Reconstruction was a success. Authority granted by the 14th and 15th Amendments. In the twentieth century, amendments were enacted that benefited African Americans in gaining full civil rights. Despite the ground lost as a result of Reconstruction, African Americans were able to carve out a measure of freedom within Southern culture.
Explain. In this sense, Reconstruction was a success because it restored the United States as a unified nation; by 1877, all of the former Confederate states had drafted new constitutions, recognized the Thirteenth, Fourteenth, and Fifteenth Amendments, and pledged their loyalty to the United States government.
Now, however, many historians believe that this view of Reconstruction is too simplistic. First, while most Southerners did accept the Thirteenth Amendment, they refused to accept any other part of Reconstruction. Second, many white Southern Democrats who did not leave the party expressed their disagreement with some of the policies of Reconstruction by voting for various constitutional officers or by joining forces with conservative Republicans to defeat liberal candidates.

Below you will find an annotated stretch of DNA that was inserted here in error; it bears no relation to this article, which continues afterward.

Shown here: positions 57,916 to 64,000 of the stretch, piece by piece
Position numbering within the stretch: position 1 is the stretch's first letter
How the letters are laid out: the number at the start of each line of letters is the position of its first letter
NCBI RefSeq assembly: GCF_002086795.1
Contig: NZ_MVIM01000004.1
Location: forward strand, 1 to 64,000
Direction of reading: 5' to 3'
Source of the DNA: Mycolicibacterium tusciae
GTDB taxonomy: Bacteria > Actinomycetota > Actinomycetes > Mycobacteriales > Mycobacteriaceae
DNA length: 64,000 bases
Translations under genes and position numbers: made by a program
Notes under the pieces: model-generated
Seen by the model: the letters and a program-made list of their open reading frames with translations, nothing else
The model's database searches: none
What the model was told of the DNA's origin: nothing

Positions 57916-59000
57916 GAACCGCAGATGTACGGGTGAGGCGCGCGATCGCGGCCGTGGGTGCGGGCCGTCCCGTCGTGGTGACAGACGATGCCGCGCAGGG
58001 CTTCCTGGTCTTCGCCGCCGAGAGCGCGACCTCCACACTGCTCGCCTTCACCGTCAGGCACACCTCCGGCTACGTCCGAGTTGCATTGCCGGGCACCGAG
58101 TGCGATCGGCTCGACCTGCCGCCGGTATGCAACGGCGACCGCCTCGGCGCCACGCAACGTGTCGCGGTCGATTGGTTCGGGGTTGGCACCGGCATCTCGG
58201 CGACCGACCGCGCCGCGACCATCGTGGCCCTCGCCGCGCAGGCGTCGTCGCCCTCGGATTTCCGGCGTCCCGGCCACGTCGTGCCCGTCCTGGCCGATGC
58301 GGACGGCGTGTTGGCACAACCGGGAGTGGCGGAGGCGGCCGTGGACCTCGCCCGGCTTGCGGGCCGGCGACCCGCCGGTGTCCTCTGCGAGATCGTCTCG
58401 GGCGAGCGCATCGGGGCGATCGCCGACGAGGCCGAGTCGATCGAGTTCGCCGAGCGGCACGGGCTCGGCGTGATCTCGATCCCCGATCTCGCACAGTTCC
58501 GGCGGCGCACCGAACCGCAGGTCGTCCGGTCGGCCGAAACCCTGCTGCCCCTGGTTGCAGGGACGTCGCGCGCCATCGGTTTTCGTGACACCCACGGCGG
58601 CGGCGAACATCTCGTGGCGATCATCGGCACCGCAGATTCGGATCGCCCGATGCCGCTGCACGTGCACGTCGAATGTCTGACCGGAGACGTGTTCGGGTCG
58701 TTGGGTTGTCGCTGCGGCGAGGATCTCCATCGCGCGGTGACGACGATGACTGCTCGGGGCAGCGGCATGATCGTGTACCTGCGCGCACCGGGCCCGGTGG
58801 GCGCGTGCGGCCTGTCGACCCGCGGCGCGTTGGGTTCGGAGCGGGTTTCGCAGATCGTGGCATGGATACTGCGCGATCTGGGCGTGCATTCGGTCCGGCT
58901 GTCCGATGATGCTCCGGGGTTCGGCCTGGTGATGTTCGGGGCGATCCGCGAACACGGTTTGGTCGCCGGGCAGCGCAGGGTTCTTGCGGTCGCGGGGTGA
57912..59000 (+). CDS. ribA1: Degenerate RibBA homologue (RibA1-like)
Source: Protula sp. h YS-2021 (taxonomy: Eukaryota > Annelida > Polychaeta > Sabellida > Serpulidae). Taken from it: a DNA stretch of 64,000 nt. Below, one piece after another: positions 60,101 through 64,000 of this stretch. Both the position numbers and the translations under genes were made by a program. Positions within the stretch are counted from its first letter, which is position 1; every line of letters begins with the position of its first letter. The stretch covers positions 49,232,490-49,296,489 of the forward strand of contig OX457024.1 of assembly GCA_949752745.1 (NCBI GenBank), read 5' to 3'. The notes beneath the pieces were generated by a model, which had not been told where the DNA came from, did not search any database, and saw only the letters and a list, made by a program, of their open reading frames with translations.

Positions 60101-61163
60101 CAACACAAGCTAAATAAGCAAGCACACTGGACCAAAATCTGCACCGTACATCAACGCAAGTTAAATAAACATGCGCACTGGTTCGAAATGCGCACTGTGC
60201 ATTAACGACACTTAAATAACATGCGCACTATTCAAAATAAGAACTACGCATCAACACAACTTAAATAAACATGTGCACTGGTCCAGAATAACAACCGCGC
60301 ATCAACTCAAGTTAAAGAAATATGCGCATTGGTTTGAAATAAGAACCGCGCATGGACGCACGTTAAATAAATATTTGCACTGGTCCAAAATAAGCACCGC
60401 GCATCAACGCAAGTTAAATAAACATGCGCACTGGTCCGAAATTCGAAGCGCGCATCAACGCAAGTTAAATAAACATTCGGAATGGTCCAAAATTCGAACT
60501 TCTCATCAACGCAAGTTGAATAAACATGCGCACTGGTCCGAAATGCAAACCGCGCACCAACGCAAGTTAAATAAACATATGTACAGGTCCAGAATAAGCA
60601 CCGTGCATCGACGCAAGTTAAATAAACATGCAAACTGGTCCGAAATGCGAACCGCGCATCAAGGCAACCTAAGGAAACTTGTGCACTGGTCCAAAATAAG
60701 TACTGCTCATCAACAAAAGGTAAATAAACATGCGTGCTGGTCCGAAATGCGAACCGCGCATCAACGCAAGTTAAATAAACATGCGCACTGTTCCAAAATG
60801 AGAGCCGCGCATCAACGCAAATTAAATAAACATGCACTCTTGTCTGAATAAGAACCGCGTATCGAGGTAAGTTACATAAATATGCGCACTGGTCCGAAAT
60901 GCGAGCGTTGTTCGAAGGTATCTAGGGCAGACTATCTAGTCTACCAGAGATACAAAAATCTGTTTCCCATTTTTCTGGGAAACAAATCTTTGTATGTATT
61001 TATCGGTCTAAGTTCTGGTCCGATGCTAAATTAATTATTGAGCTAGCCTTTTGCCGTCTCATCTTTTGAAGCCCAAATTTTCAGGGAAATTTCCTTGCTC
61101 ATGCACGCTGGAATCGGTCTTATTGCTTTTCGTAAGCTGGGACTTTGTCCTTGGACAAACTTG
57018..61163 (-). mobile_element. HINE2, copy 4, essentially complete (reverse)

Finally, African Americans played an important role in the Reconstruction Era. After the Civil War, black soldiers were denied citizenship rights. However, through organizing efforts and court cases such as the 1883 case of Barron v. Baltimore, they were able to secure some rights. Additionally, after the war, many blacks moved to northern cities such as Chicago, Detroit, and Philadelphia where they could find better job opportunities.
Overall, then, it can be said that the Reconstruction period was a success because it restored the country as a whole rather than just southern Virginia.
Reconstruction was a mixed bag for Southerners. On the plus side, African Americans gained privileges and freedoms they had never enjoyed before. They had the right to vote, own property, acquire an education, legally marry and sign contracts, bring lawsuits, and even run for political office. The Reconstruction Act also provided for a constitutional convention in South Carolina, which met in 1868 and drafted a new state constitution that gave blacks many rights not granted under the original charter from 1788. However, President Andrew Johnson vetoed the bill, and when Congress overrode his veto, he left Washington to become editor of a newspaper in Tennessee.